For most intents and purposes, Aztec Camera is Roddy Frame, a Scottish guitarist/vocalist/songwriter. Several other musicians have passed through the band over the years -- including founding members Campbell Owens (bass) and Dave Mulholland (drums) -- but the one constant has been Frame. Throughout his career, he has created a sophisticated, lush, and nearly jazzy acoustic-oriented guitar pop, relying on gentle melodies and clever wordplay inspired by Elvis Costello.
Aztec Camera released their debut album, High Land, Hard Rain, in 1983. Before its release, Owens and Mulholland had left the group, leaving Frame to assemble the record himself. Upon its release, the album won significant amounts of critical praise for its well-crafted, multi-layered pop. After releasing a stop-gap EP, Oblivious, the group's second full-length record, Knife, appeared in 1984. Produced by Mark Knopfler, the album was more polished and immediate than the debut, featuring horn arrangements and a slight R&B influence. Three years later, Roddy Frame returned with Love, which featured musical support from several studio musicians. Love was a synthesized stab at pop-R&B, resulting in his greatest commercial success -- the album launched four hit singles, including the Top Ten "Somewhere in My Heart."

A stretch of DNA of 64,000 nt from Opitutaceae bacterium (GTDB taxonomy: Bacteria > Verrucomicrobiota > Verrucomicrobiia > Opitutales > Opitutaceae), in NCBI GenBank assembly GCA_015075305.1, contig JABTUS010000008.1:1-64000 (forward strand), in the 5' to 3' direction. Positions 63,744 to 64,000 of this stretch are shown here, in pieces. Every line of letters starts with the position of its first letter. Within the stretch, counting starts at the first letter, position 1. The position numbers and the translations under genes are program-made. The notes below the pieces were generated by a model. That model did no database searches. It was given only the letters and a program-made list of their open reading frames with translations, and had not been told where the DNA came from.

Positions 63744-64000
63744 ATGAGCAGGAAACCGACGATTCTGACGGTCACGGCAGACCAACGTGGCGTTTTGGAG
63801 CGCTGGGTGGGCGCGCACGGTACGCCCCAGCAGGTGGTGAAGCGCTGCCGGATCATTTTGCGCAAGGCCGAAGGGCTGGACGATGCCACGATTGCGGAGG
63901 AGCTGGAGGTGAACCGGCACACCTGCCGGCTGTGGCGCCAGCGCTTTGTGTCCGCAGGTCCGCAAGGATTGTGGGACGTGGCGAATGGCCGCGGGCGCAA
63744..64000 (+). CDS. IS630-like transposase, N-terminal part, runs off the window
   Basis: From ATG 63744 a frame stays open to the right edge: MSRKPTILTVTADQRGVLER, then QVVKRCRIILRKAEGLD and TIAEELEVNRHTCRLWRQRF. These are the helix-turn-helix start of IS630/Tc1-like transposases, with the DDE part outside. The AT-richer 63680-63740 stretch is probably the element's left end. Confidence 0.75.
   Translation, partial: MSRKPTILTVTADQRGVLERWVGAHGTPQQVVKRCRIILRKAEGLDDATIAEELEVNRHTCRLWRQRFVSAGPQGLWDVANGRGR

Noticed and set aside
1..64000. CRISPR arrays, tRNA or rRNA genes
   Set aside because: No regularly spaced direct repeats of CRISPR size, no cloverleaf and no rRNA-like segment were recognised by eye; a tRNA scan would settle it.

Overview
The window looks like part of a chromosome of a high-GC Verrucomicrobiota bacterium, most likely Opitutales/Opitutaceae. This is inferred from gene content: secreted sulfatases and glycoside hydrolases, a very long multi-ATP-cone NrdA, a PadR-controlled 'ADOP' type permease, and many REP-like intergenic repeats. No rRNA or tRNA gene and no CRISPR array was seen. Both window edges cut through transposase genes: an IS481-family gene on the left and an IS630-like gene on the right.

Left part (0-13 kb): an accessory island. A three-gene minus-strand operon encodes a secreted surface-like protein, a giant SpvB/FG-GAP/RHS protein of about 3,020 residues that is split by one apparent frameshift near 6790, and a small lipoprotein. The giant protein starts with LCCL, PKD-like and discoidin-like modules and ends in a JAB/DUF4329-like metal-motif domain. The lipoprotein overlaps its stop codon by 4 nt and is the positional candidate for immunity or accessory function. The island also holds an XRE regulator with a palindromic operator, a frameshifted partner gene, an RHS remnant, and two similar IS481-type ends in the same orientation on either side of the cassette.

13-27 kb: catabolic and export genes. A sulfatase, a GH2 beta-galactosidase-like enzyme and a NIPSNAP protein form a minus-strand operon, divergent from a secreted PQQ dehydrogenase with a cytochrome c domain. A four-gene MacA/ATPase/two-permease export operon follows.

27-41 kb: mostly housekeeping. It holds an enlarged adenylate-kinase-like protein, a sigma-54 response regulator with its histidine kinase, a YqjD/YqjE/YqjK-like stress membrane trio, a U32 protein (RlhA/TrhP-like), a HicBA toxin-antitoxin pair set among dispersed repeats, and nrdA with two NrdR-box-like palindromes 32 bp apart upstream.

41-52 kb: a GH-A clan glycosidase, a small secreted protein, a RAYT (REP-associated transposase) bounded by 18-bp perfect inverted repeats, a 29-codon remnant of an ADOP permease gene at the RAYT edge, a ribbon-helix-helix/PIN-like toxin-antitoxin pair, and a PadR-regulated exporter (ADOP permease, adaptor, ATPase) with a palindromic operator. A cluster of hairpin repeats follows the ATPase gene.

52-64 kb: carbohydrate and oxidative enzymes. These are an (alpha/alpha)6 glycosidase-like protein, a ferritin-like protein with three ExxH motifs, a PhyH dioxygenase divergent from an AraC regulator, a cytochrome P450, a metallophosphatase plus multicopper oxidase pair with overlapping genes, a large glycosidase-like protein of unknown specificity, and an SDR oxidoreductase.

Two years later, Aztec Camera returned to a more guitar-oriented sound with Stray. It wasn't as commercially successful as Love, yet it was a hit with fans who missed the chiming hooks of Frame's early work. Dreamland, released in 1993, followed the same pattern as Stray and achieved about the same amount of commercial and critical success. ~ Stephen Thomas Erlewine, Rovi